Tea deciding factor for tipping

Published 9:00 pm Sunday, February 26, 2012

As I go about my daily routines, I’m often stopped by people, some I know and some I don’t, who tell me they read my column. For that I’m always very humbled and appreciative.

     A lot of the people who stop me often suggest items for me to write about, and I’m thankful for this, too.

     I’ve been writing columns for The DAILY LEADER since late 2004 and sometimes it gets a little hard to come up with new subjects to write about.

Subscribe to our free email newsletter

Get the latest news sent to your inbox

     I’ve found most of the people I run in to like reading about my husband, Dennis. He is very funny, and loves to joke with people. He has become a very good sport about my retelling some of his most embarrassing moments.

     If Hank Ketcham had not invented the Dennis the Menace comic strip in early 1951, I would have thought he was shadowing my Dennis as a boy, who by the way, looks very similar to the comic strip version. Coincidence? My Dennis was born a few years later, though.

     But, back to column writing.

     Just this past week Dennis and I were eating out at one of our local establishments. Our regular waitress, Angela, was telling me about how much money waitresses made per hour and how I should write a column about tipping.

     Well, I heard you loud and clear, Angela.

     Most waitresses only make about $2.13 per hour. Not a lot when compared to the minimum wage of $7.25 per hour.

     That’s where tips make up the difference.

     I have never waited tables myself, but I can tell you, just from eating out a lot, waitresses and waiters have a hard job.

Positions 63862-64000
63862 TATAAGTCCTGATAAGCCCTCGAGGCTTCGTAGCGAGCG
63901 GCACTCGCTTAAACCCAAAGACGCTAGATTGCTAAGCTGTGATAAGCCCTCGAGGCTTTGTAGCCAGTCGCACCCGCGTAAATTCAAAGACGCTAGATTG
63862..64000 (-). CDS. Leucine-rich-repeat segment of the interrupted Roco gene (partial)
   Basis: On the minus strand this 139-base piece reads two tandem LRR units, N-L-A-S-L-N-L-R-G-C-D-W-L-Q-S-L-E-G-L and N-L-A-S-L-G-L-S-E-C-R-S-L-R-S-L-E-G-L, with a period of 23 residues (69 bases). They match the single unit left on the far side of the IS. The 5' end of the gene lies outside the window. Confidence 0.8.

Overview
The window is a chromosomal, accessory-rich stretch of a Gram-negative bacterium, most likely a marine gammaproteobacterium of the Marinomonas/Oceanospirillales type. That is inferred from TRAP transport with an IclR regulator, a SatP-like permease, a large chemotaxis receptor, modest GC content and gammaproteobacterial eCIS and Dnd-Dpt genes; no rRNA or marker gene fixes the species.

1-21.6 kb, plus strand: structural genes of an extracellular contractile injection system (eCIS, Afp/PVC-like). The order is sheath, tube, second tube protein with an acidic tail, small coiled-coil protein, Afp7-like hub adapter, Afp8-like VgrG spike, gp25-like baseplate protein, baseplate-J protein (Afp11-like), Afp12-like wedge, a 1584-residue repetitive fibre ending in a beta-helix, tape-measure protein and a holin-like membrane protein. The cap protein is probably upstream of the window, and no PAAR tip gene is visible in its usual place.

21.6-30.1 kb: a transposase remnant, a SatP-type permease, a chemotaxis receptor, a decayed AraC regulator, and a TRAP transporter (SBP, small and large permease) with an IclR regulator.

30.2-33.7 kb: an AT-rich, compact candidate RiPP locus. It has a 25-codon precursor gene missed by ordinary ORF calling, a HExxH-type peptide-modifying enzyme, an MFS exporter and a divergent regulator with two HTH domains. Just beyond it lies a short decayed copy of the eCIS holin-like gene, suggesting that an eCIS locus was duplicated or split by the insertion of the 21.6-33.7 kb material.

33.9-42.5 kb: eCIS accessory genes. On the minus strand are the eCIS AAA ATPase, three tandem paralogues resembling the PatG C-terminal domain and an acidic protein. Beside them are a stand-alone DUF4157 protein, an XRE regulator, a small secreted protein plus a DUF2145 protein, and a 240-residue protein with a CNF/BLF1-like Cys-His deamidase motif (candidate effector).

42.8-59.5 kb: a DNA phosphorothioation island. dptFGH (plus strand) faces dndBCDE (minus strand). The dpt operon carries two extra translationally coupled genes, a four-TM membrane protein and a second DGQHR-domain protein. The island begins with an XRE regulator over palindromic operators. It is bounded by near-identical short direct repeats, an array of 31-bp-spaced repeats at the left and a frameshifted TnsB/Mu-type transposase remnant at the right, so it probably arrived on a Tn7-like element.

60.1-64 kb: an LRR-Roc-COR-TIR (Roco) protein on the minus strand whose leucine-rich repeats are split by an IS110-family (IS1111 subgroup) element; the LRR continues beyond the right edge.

Not only do they have to keep up with several tables at a time, they also have to keep up with each diner at each table.

     Dennis’ tip scale goes by how many times he has to get up and ask for his tea glass to be refilled. If the waitress keeps his glass filled, the more generous he is when time comes to pay the bill.

     He can get pretty rowdy if his tea glass gets empty. He’ll start shaking the ice in his glass while looking around for the waitress or tapping it on the table. He’ll even stop eating and start craning his neck from side to side like a giant giraffe searching for our waitress.

     Heaven help us if he actually has to get up and go find her or the tea pitcher. By this time our time out is ruined.

     I’ve calmed him down a bit over the past few years … but waitresses take note: If we happen to sit in your station, just keep his glass filled and he’ll be a happy camper, and so will I.

     Tips are purely optional, depending on your service. Keep in mind that tips are gratuities – by definition: money given in return for some service or favor.

     Today the standard for tipping your waiter or waitress is 15 to 20 percent of your pre-taxed bill. Dennis and I try to adhere to this – the rule is pretty clear.

     I’ve always questioned how much to tip at a buffet-styled restaurant. Years ago, you didn’t have waitresses at buffets … it was mostly serve yourself, problem solved. But today, a lot of these restaurants have waitresses who bring your drinks, clear your table of unwanted dishes and refill your drinks, as needed. How much do you tip in these cases?

     According to several etiquette websites I visited, the going rate is 5 to 10 percent. You be the judge.

     No matter where you eat, if someone serves you, then consider tipping if the service is adequate.

     I understand there is even an app available for your smart phone that will help you calculate your tips.

     And how was your week?

     Lifestyles Editor Tammie Brewer can be reached at The DAILY LEADER at (601) 833-6961 ext. 144, by e-mail at tbrewer@dailyleader.com or you can write to her at P.O. Box 551, Brookhaven MS 39602.